• Bustling and hip might not be the first words that come to mind when describing classical Copenhagen, but Nyhavn is rewriting the Danish rulebook. The 17th-century waterfront neighbourhood has long drawn crowds to its colourful gabled houses and languid canals, but it’s recently seen a boom of modern restaurants and cutting-edge pubs, especially in Kongens Nytorv Square, where organic open-air eateries jostle for space with chic French bistros. Nyhavn is also Hans Christian Andersen country – he lived in Kongens Nytorv – and it’s not difficult to imagine how Andersen’s Copenhagen must have looked, as many of the houses on the quays have stood for centuries.
  • Guide to Exploring Nyhavn
The Round Tower
  • The Round Tower
  • Another one of Christian IV’s famous architectural projects (he’s also responsible for Rosenborg Castle and Frederiksborg Castle), the Round Tower is the oldest functioning observatory on the Continent. The 17th-century tower was built during Denmark’s astronomical heyday, after the Dane Tycho Brahe helped usher in a new era of cosmic understanding, and although a handful of amateur astronomers still search the Copenhagen skies from the observatory, it’s settled in as one of the city’s premier attractions for families. There’s an outdoor platform providing stunning views of the city, but be prepared to climb an immense spiral staircase to reach it.
  • Another one of Christian IV’s famous architectural projects (he’s also responsible for Rosenborg Castle and Frederiksborg Castle), the Round Tower is the oldest functioning observatory on the Continent. The 17th-century tower was built during Denmark’s astronomical heyday, after the Dane Tycho Brahe helped usher in a new era of cosmic understanding, and although a handful of amateur astronomers still search the Copenhagen skies from the observatory, it’s settled in as one of the city’s premier attractions for families. There’s an outdoor platform providing stunning views of the city, but be prepared to climb an immense spiral staircase to reach it.
  • Guide to Exploring Round Tower
National Museum Of Denmark
  • National Museum Of Denmark
  • Housed in the 18th-century Prince’s Palace, the National Museum Denmark is Denmark’s largest historical museum, and the perfect place to work your way through the country’s extraordinary history. The museum’s Viking Age artefacts are especially noteworthy, as are its displays from ancient Christiana, including an original tobacco stall. Other must-see exhibits are a wonderfully preserved Victorian apartment from the 1890s, the 3,000-year-old Sun Chariot, the tree-trunk coffin of the Egtved Girl – dating from the Bronze Age – and the Huldremose Woman, whose remains are thought to date back 2,000 years. There’s also a kids’ museum where children can learn about the Vikings.
  • Housed in the 18th-century Prince’s Palace, the National Museum Denmark is Denmark’s largest historical museum, and the perfect place to work your way through the country’s extraordinary history. The museum’s Viking Age artefacts are especially noteworthy, as are its displays from ancient Christiana, including an original tobacco stall. Other must-see exhibits are a wonderfully preserved Victorian apartment from the 1890s, the 3,000-year-old Sun Chariot, the tree-trunk coffin of the Egtved Girl – dating from the Bronze Age – and the Huldremose Woman, whose remains are thought to date back 2,000 years. There’s also a kids’ museum where children can learn about the Vikings.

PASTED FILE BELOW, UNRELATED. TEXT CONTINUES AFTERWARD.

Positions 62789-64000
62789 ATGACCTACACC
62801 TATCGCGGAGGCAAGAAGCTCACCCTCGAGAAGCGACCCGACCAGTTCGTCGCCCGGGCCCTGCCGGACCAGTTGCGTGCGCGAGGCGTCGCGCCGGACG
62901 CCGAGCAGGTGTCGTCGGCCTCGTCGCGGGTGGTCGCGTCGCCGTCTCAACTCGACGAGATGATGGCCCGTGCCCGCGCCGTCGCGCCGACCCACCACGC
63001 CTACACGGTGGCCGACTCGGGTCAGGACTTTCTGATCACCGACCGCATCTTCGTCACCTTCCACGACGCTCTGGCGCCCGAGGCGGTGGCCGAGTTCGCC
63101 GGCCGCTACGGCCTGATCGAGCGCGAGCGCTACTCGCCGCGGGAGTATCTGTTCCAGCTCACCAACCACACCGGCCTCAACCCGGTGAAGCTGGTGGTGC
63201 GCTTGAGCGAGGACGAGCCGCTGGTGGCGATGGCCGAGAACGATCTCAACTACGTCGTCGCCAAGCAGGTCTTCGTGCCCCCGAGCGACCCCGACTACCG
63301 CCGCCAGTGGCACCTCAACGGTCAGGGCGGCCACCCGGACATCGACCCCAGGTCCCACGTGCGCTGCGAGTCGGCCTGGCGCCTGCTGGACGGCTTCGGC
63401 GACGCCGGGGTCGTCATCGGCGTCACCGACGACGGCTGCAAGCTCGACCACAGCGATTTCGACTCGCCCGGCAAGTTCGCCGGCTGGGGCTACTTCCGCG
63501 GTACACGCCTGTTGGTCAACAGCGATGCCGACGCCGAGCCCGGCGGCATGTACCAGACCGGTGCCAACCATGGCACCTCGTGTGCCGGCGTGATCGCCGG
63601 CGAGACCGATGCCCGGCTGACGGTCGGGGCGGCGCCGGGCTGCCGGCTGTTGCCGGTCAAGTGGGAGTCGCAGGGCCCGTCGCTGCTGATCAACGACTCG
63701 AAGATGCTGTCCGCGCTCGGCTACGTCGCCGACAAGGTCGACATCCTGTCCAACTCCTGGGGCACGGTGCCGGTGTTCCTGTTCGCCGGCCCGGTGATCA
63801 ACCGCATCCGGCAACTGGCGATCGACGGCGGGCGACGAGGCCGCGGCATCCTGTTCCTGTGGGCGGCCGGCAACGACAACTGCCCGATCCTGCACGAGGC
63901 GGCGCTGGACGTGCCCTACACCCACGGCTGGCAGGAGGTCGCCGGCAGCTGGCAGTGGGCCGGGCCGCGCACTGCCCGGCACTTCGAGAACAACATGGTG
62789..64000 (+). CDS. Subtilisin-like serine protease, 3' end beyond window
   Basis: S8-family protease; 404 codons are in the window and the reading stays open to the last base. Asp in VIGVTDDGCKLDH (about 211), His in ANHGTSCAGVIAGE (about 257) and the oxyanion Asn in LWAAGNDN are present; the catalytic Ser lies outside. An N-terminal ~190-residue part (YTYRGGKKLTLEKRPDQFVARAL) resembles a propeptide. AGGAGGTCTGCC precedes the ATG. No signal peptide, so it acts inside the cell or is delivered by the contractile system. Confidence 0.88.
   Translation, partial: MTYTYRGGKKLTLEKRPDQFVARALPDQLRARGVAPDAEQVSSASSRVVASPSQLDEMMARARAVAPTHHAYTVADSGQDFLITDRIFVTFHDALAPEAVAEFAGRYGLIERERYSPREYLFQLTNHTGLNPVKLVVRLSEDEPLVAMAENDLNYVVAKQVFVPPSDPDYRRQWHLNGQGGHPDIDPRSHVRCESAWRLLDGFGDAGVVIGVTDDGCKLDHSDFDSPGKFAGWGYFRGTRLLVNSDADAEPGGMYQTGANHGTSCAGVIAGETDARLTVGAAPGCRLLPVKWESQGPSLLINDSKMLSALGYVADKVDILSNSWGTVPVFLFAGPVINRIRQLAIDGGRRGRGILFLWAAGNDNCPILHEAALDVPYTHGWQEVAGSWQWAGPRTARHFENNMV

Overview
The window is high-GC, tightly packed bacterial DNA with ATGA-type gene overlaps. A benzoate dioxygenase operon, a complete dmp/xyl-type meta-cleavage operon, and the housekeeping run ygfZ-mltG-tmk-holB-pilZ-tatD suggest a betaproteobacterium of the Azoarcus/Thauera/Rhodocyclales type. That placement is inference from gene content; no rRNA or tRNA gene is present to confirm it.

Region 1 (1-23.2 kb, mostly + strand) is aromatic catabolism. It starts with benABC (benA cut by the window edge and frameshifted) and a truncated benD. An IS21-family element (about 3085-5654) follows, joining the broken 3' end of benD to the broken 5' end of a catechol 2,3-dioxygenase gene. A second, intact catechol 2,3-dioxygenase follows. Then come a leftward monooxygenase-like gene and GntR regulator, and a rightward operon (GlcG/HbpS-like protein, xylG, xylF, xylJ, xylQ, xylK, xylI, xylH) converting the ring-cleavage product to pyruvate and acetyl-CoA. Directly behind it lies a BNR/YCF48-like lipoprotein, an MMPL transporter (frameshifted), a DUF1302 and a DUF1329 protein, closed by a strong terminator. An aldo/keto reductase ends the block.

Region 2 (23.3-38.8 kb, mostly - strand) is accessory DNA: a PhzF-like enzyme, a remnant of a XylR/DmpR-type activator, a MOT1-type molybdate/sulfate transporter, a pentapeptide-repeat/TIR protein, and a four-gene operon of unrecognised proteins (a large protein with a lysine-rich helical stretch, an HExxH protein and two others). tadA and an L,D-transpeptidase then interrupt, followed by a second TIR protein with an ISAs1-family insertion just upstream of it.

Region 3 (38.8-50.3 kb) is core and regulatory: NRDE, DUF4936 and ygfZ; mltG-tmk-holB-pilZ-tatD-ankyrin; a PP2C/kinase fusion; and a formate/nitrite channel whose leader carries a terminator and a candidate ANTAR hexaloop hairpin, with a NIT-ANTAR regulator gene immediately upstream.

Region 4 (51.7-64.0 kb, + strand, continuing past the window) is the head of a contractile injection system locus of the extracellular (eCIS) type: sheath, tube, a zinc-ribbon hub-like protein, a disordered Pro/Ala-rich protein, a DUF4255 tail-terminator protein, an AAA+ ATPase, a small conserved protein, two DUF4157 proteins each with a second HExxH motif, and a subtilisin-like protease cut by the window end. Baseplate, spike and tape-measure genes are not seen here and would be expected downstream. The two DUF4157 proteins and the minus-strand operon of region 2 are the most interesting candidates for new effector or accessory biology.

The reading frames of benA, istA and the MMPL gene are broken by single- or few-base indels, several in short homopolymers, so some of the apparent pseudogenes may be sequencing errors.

• Guide to Exploring National Museum of Denmark
Ny Carlsberg Glyptotek
  • Ny Carlsberg Glyptotek
  • Housing the personal art collection of one of the scions of the Carlsberg Brewery, Ny Carlsberg Glyptotek should be on any art lover’s itinerary. The museum is notable for its sculpture collection, and displays works from ancient Greece and Rome, as well as a complete collection of Edgar Degas’s bronze sculptures and one of the biggest Rodin collections in the world. It’s also home to an impressive range of paintings, and visitors can view work by Manet, Gauguin, Picasso and Cézanne. Ny Carlsberg Glyptotek offers classical concerts year-round, and also has an elegant Winter Garden and a cosy café. Admission is free on Tuesdays.
  • Housing the personal art collection of one of the scions of the Carlsberg Brewery, Ny Carlsberg Glyptotek should be on any art lover’s itinerary. The museum is notable for its sculpture collection, and displays works from ancient Greece and Rome, as well as a complete collection of Edgar Degas’s bronze sculptures and one of the biggest Rodin collections in the world. It’s also home to an impressive range of paintings, and visitors can view work by Manet, Gauguin, Picasso and Cézanne. Ny Carlsberg Glyptotek offers classical concerts year-round, and also has an elegant Winter Garden and a cosy café. Admission is free on Tuesdays.
  • Guide to Exploring Ny Carlsberg Glyptotek
The Marble Church
  • The Marble Church
  • Topped by a stunning copper dome and known as ‘The Marble Church” due to its rococo architecture, the origins of Frederik’s Church date from 1749, but it wasn’t completed until nearly 150 years later. Today the church is one of Copenhagen’s most beautiful buildings, and its location near Amalienborg Palace makes it a must-visit for those touring the Frederiksstaden quarter. The church’s cupola is magnificently decorated with angels and apostles, while the altar is a great example of Roman Baroque style. The expansive dome, meanwhile, provides breathtaking views of the city, and can be visited every afternoon during the summer.
  • Topped by a stunning copper dome and known as ‘The Marble Church” due to its rococo architecture, the origins of Frederik’s Church date from 1749, but it wasn’t completed until nearly 150 years later. Today the church is one of Copenhagen’s most beautiful buildings, and its location near Amalienborg Palace makes it a must-visit for those touring the Frederiksstaden quarter. The church’s cupola is magnificently decorated with angels and apostles, while the altar is a great example of Roman Baroque style. The expansive dome, meanwhile, provides breathtaking views of the city, and can be visited every afternoon during the summer.
  • Discover Hotels Near Frederik's Church